Barbarossa found the Toulon base very pleasant and convenient, could refit his ships at the expense of France, and could maintain an effective blocade of Christian shipping. The Lord Lieutenant of Provence complained about Barbarossa that "he takes his ease while emptying the coffers of France".[8] The Ottomans finally departed from their Toulon base on May 1544 after Francis I had paid 800,000 ecus to Barbarossa.[13] Five French galleys accompanied Barbarossa's fleet, on a diplomatic mission to Suleiman.[13] The French fleet accompanied Barbarossa during his attacks on the west coast of Italy on the way to Istambul, as he laid waste to the cities of Porto Ercole, Giglio, Talamona, Lipari and took about 6,000 captives, but separated in Sicily from Barbarossa's fleet to continue alone to the Ottoman capital.[14]

It seems the involvement of Francis I to this joint effort with the Ottomans were rather half-hearted, as many European powers were complaning about such an alliance against another Christian power.[8] Relations remained tensed and suspicious between the two allies.[8]

A French-Habsburg peace treaty was finally signed at Crépy on 18 September 1544, and a truce was signed between the Habsburg and the Ottomans on 10 November 1545.[8] The Habsburg emperor Charles V agreed to recognize the new Ottoman conquests, and accepted to pay tribute in some unconquered territories in Hungary.[8] A formal peace treaty was signed on 13 June 1547, after the death of Francis I.[8]

Catherine Ségurane

Memorial in bas-relief to Catherine Ségurane

Catherine Ségurane (Catarina Ségurana in the Niçard dialect of Provençal) is a folk heroine of the city of Nice, France who is said to have played a decisive role in repelling the city's siege by Turkish invaders allied with Francis I, the Siege of Nice, in the summer of 1543. At the time, Nice was part of Savoy, independent from France, and had no standing military to defend it. Most versions of the tale have Catherine Ségurane, a common washerwoman, leading the townspeople into battle. Legend has it that she knocked out a standard bearer with her beater and took his flag.

However, according to one commonly told story, Catherine took the lead in defending the city by standing before the invading forces and exposing her bare bottom. This is said to have so repulsed the Turkish infantry's Muslim sense of decency that they turned and fled. However, in Turkish culture, the practice of "mooning" is considered odd or absurdly immoral but never offensive and most probably as a sexual teasing, especially when performed by a female.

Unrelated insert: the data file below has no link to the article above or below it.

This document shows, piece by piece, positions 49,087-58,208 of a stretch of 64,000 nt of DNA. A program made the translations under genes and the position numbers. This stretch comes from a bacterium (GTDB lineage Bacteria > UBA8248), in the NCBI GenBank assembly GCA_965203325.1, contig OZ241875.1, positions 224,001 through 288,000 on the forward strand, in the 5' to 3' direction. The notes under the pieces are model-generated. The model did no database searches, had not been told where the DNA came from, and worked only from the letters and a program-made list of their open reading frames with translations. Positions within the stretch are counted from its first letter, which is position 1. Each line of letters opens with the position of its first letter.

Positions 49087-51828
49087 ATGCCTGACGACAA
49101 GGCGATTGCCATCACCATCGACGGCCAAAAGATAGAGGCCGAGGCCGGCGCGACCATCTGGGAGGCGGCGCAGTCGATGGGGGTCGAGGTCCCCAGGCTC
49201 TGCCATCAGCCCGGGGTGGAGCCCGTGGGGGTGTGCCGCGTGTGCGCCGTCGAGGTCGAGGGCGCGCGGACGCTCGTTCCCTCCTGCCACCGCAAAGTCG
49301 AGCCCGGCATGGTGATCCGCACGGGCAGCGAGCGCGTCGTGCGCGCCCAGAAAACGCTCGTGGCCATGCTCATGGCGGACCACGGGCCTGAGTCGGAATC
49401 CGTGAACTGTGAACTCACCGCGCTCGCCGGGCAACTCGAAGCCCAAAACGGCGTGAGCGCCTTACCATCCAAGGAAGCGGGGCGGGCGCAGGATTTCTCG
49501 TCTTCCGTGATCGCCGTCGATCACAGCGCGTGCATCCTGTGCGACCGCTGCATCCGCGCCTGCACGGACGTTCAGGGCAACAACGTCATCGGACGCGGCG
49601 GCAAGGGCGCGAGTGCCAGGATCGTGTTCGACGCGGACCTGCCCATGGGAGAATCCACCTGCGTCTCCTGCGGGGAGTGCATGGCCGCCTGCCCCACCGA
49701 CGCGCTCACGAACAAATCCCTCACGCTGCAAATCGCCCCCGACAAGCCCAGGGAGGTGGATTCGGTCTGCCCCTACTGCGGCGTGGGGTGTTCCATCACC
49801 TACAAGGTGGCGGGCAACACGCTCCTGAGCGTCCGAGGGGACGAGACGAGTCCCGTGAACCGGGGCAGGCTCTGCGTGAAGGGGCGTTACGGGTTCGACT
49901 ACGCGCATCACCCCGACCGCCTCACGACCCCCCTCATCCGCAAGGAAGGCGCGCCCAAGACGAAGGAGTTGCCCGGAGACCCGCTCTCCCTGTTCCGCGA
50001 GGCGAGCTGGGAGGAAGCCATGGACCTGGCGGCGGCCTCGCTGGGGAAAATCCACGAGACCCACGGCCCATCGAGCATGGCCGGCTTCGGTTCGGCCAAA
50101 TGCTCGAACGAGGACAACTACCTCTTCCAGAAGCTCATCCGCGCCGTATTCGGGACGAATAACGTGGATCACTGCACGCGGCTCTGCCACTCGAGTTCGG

Catherine's existence has never been definitively proven, and her heroic act of mooning is likely pure fiction or highly exaggerated; Jean Badat, a historian who stood witness to the siege, made no mention of her involvement in the defense. Historically attested defense of Nice include the townspeople's destruction of a key bridge and the arrival of an army mustered by a Savoyard duke, Charles III. Nevertheless, the legend of Catherine Ségurane has excited the local imagination. Louis Andrioli wrote an epic poem about her in 1808, and a play dedicated to her story was written by Jean-Baptiste Toselli in 1878. In 1923, a bas-relief monument to Catherine was erected near the supposed location of her feat. In Nice, Catherine Segurane Day is celebrated annually, concurrent with St. Catherine's Day on November 25.

Notes

  1. ^ Cartography in the Traditional Islamic and South Asian Societies J. B. Harley p.245 [1]
  2. ^ The Ottoman Empire and the world around it Suraiya Faroqhi p.33
  3. ^ History of the Ottoman Empire and modern Turkey by Ezel Kural Shaw p.102 [2]
  4. ^ A New General Biographical Dictionary, Volume III by Hugh James Rose [3]
  5. ^ Subjects of the Sultan by Suraiya Faroqhi p.70
  6. ^ The Ottoman Empire and early modern Europe by Daniel Goffman p.xxi
  7. ^ The Cambridge History of Islam, p.328
  8. ^ a b c d e f g h i History of the Ottoman Turks Edward Shepherd Creasy p.286
  9. ^ Suleiman the Magnificent - Sultan of the East by Harold Lamb p.229
  10. ^ Lamb, p.229
  11. ^ Crowley, p.74
  12. ^ Piracy Angus Konstam, p.85
  13. ^ a b Crowley, p.75
  14. ^ Crowley, p.75-79

References

  • William Miller The Ottoman Empire and Its Successors, 1801-1927 Routledge, 1966 ISBN 0714619744
  • Peter Malcolm Holt, Ann K. S. Lambton, Bernard Lewis The Cambridge History of Islam Cambridge University Press, 1977 ISBN 0521291356
  • Roger Crowley, Empire of the sea, 2008 Faber & Faber ISBN 9780571232314

External links